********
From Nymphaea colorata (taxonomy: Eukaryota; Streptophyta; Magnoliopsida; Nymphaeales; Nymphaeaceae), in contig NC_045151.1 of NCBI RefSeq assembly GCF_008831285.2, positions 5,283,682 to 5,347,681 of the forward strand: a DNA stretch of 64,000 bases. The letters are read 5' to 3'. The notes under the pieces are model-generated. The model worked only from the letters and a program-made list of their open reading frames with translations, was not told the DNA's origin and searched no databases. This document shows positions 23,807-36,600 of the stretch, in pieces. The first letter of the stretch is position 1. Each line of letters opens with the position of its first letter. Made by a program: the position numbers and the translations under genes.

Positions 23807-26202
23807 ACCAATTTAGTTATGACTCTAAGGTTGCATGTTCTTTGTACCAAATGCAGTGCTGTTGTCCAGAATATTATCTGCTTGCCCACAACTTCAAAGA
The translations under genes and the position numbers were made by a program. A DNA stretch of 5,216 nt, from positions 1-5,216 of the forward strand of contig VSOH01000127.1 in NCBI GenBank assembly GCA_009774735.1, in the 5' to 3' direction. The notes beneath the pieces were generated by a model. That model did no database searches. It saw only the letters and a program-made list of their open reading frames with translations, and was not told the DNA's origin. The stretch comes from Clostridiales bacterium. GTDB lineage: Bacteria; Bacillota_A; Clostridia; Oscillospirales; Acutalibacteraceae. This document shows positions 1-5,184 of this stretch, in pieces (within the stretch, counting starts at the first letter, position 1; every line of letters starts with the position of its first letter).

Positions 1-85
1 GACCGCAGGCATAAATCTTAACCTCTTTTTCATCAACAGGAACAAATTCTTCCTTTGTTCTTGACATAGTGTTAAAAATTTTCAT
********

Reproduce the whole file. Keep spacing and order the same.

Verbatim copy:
From Nymphaea colorata (taxonomy: Eukaryota; Streptophyta; Magnoliopsida; Nymphaeales; Nymphaeaceae), in contig NC_045151.1 of NCBI RefSeq assembly GCF_008831285.2, positions 5,283,682 to 5,347,681 of the forward strand: a DNA stretch of 64,000 bases. The letters are read 5' to 3'. The notes under the pieces are model-generated. The model worked only from the letters and a program-made list of their open reading frames with translations, was not told the DNA's origin and searched no databases. This document shows positions 23,807-36,600 of the stretch, in pieces. The first letter of the stretch is position 1. Each line of letters opens with the position of its first letter. Made by a program: the position numbers and the translations under genes.

Positions 23807-26202
23807 ACCAATTTAGTTATGACTCTAAGGTTGCATGTTCTTTGTACCAAATGCAGTGCTGTTGTCCAGAATATTATCTGCTTGCCCACAACTTCAAAGA
The translations under genes and the position numbers were made by a program. A DNA stretch of 5,216 nt, from positions 1-5,216 of the forward strand of contig VSOH01000127.1 in NCBI GenBank assembly GCA_009774735.1, in the 5' to 3' direction. The notes beneath the pieces were generated by a model. That model did no database searches. It saw only the letters and a program-made list of their open reading frames with translations, and was not told the DNA's origin. The stretch comes from Clostridiales bacterium. GTDB lineage: Bacteria; Bacillota_A; Clostridia; Oscillospirales; Acutalibacteraceae. This document shows positions 1-5,184 of this stretch, in pieces (within the stretch, counting starts at the first letter, position 1; every line of letters starts with the position of its first letter).

Positions 1-85
1 GACCGCAGGCATAAATCTTAACCTCTTTTTCATCAACAGGAACAAATTCTTCCTTTGTTCTTGACATAGTGTTAAAAATTTTCAT